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Find out who makes the flash. Its most likely Sunpak, Metz or Sigma. Check out their wesites. Use "contact us" to email them. If no response, write them a letter and mail it with two dollars to cover postage, and someone's time for doing it.
If you know basic soldering, Open the old hot shoe from base (4 screws).Note down the position of the wires. Try to fire the flash with shorting two trigger wires,most ly it will fire. If the springy contact is adjustable do it.If it is not repairable, you can get metal hot shoe from ebay easily. Caution: metal hot shoe will short circuit 4 TTL contacts (on digital camera) ,so you need to put cello tape at bottom of hot shoe with only center hole. Hope this solves.
The red wire connects to the center contact and the black connects to the outside/ground connector. The other wires are to be isolated and insulated from everything else, tape those up and put them out of the way.
Try to trigger it by shorting Center of shoe mount and the side terminal with a small wire.If it is firing the flash is ok. If not there is open connection in the sync jack ,due to repeated inserting of sync chord.The springy part inside is not going back to its normal position. You can fix it your self by opening it(adapter only) .If you are new to this take a photo of the wiring immediately after opening the shoe adapter to see the position if any wire breaks later on. Do not give up .383 is great flash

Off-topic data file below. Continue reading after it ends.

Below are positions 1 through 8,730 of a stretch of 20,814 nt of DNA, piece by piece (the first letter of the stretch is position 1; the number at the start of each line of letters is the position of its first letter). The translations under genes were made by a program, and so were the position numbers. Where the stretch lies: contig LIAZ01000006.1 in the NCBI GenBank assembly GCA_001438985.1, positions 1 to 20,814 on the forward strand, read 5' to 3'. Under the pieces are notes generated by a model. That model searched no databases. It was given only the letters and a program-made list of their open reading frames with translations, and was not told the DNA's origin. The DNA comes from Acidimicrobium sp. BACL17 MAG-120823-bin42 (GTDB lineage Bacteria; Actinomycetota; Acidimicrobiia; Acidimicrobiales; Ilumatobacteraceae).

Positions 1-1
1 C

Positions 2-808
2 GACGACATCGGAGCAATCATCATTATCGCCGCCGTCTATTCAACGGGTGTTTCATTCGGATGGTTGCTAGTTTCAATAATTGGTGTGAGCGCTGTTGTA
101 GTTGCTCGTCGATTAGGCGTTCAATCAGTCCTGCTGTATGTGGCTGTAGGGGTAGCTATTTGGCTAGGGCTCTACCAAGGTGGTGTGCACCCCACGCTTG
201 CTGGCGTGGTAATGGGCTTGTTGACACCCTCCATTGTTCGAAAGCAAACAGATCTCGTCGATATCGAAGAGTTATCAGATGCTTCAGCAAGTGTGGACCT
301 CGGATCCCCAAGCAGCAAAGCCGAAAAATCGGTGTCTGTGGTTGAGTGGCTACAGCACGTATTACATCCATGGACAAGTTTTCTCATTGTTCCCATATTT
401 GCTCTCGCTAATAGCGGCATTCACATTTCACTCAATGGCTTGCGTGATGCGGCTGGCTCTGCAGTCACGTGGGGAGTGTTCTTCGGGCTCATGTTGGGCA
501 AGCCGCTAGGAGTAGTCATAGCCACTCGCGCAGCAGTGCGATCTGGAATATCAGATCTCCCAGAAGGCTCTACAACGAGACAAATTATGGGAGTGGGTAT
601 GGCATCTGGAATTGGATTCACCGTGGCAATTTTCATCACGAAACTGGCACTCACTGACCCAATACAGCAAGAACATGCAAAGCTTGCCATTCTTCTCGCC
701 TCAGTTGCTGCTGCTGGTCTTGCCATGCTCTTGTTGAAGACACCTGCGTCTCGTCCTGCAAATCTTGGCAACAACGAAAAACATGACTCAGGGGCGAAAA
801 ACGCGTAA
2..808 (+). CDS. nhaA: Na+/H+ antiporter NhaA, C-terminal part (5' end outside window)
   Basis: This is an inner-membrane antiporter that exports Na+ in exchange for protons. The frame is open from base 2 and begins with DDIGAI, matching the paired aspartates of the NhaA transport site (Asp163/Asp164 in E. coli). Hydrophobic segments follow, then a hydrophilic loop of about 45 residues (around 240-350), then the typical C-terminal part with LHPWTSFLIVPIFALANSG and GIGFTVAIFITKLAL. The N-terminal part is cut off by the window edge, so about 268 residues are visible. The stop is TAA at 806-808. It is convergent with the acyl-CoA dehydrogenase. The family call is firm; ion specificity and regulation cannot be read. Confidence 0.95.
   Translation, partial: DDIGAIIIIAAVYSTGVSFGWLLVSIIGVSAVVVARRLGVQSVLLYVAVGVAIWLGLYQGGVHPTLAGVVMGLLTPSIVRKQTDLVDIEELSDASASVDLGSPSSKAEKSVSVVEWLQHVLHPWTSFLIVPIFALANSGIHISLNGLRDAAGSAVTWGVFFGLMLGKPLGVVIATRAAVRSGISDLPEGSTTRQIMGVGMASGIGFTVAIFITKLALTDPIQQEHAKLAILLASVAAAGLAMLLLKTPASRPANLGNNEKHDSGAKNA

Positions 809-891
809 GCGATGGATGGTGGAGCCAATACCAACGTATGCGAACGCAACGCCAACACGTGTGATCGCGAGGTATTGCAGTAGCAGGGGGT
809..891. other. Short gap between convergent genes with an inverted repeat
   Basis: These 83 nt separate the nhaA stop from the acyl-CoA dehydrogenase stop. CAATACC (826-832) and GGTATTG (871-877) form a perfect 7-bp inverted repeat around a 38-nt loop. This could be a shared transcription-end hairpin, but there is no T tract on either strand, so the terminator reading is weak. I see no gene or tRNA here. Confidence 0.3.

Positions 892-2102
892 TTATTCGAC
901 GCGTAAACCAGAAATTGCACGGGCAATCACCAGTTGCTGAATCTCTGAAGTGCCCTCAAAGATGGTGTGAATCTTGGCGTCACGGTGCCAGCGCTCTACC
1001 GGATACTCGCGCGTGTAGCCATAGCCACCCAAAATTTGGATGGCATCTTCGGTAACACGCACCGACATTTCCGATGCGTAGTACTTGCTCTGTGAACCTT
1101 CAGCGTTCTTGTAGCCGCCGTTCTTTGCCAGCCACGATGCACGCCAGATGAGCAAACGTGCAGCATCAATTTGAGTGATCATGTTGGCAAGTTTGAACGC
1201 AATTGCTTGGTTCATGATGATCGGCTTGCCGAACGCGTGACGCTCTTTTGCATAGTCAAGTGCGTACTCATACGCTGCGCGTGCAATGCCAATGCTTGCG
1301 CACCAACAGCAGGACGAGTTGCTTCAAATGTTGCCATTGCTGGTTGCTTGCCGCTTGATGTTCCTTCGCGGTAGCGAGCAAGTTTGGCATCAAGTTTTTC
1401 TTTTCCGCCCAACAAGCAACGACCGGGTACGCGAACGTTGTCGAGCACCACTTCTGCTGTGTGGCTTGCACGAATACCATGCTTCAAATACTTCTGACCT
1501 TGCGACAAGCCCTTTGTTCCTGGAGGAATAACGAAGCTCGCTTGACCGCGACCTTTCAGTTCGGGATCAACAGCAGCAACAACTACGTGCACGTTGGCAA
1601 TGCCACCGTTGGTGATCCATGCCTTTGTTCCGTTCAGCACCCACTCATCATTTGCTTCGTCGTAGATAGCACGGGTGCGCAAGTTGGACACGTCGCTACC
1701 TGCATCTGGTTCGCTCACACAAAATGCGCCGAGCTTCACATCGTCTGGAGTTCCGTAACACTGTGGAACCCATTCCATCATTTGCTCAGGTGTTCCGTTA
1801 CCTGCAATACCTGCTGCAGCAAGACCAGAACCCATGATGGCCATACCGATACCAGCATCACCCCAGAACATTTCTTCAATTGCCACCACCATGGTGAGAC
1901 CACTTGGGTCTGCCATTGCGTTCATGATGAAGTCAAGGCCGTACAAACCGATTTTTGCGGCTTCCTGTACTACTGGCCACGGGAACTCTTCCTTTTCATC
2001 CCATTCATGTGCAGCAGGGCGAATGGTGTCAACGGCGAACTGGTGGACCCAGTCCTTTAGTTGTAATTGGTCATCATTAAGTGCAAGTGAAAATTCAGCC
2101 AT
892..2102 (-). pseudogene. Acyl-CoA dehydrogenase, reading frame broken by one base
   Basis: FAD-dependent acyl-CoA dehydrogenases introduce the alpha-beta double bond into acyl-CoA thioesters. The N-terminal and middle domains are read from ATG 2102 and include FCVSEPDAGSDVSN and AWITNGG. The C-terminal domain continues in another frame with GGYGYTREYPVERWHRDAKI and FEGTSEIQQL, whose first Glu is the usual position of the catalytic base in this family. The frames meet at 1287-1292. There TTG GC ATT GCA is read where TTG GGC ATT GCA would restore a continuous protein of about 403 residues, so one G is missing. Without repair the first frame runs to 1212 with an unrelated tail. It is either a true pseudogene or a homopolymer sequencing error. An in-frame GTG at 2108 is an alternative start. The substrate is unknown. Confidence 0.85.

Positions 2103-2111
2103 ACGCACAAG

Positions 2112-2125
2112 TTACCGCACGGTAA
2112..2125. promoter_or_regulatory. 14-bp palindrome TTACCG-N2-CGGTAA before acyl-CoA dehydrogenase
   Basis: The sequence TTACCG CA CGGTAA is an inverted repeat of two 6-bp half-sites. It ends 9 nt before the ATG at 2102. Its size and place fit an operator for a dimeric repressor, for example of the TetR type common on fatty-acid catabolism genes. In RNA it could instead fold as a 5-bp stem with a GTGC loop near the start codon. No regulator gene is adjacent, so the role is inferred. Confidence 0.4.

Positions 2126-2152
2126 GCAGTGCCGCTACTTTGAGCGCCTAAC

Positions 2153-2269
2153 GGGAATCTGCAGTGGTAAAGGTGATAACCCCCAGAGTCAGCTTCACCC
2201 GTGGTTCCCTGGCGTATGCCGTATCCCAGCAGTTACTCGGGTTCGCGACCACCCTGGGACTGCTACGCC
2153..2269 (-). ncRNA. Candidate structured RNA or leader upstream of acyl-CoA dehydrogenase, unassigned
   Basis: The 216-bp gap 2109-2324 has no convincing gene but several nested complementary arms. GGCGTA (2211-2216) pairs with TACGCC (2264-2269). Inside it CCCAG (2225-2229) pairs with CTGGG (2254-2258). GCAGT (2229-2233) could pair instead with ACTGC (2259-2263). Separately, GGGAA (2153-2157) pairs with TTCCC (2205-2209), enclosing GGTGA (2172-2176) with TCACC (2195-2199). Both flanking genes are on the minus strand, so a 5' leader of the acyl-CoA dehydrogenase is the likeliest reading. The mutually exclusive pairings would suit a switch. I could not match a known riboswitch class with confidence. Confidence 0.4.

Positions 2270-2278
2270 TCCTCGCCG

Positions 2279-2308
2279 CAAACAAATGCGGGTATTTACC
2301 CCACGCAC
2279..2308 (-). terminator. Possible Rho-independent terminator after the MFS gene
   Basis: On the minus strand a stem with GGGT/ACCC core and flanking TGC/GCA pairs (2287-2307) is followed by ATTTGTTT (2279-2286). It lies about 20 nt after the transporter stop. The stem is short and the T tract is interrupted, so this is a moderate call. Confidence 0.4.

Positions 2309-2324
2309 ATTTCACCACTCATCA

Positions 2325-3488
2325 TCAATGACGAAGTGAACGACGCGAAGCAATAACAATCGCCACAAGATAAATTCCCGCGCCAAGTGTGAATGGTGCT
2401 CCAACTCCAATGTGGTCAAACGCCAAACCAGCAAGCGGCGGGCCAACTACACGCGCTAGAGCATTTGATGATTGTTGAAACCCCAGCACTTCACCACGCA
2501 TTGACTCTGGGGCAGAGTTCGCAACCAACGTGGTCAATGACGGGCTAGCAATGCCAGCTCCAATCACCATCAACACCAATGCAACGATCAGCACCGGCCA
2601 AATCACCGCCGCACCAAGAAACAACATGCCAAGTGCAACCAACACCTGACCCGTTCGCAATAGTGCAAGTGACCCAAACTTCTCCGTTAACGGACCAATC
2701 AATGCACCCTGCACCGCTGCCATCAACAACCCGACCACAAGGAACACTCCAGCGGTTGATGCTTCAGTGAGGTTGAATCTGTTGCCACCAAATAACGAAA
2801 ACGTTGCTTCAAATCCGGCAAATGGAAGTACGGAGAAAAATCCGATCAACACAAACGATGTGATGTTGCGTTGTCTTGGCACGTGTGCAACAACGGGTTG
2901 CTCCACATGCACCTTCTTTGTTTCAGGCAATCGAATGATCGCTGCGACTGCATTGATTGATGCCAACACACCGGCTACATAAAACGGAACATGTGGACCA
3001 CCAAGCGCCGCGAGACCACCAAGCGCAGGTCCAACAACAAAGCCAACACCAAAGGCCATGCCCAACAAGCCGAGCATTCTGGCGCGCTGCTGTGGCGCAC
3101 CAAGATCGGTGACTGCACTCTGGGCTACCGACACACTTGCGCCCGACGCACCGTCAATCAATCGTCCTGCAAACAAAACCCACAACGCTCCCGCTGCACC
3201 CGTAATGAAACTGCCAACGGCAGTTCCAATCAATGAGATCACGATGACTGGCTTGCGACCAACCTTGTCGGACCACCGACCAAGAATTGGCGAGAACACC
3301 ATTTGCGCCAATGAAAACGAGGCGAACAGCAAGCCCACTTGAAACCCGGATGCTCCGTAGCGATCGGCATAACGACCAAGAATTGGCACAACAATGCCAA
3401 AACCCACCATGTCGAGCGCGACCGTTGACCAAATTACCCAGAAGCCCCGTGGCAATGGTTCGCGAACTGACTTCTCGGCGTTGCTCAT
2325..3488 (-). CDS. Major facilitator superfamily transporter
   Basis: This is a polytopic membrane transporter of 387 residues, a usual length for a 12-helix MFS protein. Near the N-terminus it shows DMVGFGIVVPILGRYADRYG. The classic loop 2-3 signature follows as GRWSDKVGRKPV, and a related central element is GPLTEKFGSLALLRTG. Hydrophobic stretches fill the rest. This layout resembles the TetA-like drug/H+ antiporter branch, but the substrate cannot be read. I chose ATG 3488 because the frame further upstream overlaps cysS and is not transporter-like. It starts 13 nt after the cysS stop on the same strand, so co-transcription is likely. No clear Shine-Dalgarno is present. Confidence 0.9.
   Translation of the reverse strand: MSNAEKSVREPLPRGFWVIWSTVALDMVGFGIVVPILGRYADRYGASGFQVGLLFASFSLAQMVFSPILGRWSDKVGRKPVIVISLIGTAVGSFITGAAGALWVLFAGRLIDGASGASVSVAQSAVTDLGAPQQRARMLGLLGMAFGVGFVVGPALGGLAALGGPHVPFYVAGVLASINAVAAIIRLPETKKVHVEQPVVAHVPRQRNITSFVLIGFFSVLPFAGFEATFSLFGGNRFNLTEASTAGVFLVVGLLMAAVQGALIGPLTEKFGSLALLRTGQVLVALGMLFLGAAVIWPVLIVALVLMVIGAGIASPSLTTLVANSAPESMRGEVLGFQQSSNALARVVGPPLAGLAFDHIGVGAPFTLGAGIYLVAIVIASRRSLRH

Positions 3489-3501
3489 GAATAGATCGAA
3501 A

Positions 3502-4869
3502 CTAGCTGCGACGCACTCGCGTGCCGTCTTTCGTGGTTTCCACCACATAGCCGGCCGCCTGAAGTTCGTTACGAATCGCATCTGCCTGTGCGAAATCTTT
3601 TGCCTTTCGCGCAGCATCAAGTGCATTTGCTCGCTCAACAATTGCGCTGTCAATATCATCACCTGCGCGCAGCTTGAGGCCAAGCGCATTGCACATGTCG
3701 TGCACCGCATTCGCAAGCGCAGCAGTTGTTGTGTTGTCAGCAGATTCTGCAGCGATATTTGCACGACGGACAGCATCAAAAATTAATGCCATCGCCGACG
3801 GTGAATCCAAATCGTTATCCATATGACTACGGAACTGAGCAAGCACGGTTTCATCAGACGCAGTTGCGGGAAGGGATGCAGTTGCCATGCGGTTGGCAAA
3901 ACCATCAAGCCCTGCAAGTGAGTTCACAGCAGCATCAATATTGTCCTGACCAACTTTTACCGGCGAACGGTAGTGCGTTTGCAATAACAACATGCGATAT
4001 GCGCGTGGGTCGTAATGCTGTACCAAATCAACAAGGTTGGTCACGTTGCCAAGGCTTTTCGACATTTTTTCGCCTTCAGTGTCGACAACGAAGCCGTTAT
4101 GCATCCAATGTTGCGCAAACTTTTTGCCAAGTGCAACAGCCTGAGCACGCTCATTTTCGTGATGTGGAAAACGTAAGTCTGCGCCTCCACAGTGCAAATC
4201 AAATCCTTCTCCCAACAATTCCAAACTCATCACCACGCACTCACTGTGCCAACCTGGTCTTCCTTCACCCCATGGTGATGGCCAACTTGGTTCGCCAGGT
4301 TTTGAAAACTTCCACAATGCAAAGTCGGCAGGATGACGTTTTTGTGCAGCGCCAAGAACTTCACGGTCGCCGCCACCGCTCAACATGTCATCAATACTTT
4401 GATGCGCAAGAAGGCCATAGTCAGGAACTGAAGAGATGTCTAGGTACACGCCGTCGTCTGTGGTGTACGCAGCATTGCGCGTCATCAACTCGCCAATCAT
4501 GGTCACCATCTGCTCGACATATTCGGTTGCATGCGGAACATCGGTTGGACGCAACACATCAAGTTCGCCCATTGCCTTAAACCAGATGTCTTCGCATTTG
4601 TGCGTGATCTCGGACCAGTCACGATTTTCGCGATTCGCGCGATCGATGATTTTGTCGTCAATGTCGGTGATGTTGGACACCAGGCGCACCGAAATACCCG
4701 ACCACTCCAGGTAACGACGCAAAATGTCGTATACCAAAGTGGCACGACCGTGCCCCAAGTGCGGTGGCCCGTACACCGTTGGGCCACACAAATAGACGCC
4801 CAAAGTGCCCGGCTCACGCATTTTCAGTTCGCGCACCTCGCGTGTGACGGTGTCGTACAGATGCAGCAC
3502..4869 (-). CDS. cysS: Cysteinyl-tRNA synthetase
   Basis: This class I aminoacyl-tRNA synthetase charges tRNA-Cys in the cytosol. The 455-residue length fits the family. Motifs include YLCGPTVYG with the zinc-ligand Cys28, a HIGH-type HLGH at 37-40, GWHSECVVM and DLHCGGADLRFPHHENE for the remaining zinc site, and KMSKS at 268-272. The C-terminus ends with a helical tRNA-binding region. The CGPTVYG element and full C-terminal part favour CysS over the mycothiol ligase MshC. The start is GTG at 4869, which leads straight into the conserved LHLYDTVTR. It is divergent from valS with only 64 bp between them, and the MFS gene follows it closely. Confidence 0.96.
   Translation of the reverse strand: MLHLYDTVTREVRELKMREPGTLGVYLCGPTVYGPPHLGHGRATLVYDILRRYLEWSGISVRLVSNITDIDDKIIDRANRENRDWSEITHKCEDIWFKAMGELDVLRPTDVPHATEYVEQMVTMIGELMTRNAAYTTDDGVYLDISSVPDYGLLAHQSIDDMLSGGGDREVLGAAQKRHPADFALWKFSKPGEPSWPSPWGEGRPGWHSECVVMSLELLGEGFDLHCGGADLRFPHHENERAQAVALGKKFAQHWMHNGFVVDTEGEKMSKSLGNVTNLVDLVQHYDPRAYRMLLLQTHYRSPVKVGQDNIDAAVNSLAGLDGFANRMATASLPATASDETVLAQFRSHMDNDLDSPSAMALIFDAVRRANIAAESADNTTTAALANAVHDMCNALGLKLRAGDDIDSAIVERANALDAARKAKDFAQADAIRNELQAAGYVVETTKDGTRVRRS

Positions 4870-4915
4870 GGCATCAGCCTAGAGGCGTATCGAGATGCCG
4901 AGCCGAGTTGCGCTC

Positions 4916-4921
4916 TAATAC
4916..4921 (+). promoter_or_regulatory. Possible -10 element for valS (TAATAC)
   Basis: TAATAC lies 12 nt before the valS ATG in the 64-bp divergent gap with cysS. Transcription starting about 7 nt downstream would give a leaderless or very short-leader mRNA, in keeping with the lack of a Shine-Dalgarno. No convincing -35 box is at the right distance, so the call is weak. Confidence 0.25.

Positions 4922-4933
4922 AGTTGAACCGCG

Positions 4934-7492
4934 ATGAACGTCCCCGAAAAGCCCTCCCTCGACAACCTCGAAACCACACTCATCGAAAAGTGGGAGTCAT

Hello, after breaking mine this morning I was able to fix the flash so It can fire from the hotshoe.
Any automatic TTL features will still not work however atleast you will be able too fire in auto, and manual modes.
I simply opened the flash by taking off the hotshoe, and then swiveling the flash head 90 degrees to expose the four screws there. You need only remove the two screws from the front side of the unit.
Open the battery door and gently pull away the front case (Be careful there are several delicate ribbon cables that you do not want to snap. From here you can either unscrew all the ribon cables to free yourself room to solder or try and dodge them.
You should now be able to see the rear side of the PC sync socket. There is a blue wire that joins the outer edge of the socket - this is ground. Solder onto this point and join onto the top left circle of the PCB board of the hotshoe. (Opposite corner from where the ribbon cable attatches) There are copper circles exposed on the pcb for easy soldering.
Next, return to the rear of the PC sync socket and note the orange wire coming from the centre pin. Solder a wire to this point, and then down to the hotshoe PCB and to the circle that joins to the centre pin of the hotshoe. (Trace the circuit paths)
Sorry I did this about 30mins ago and I'm remembering this out of my head.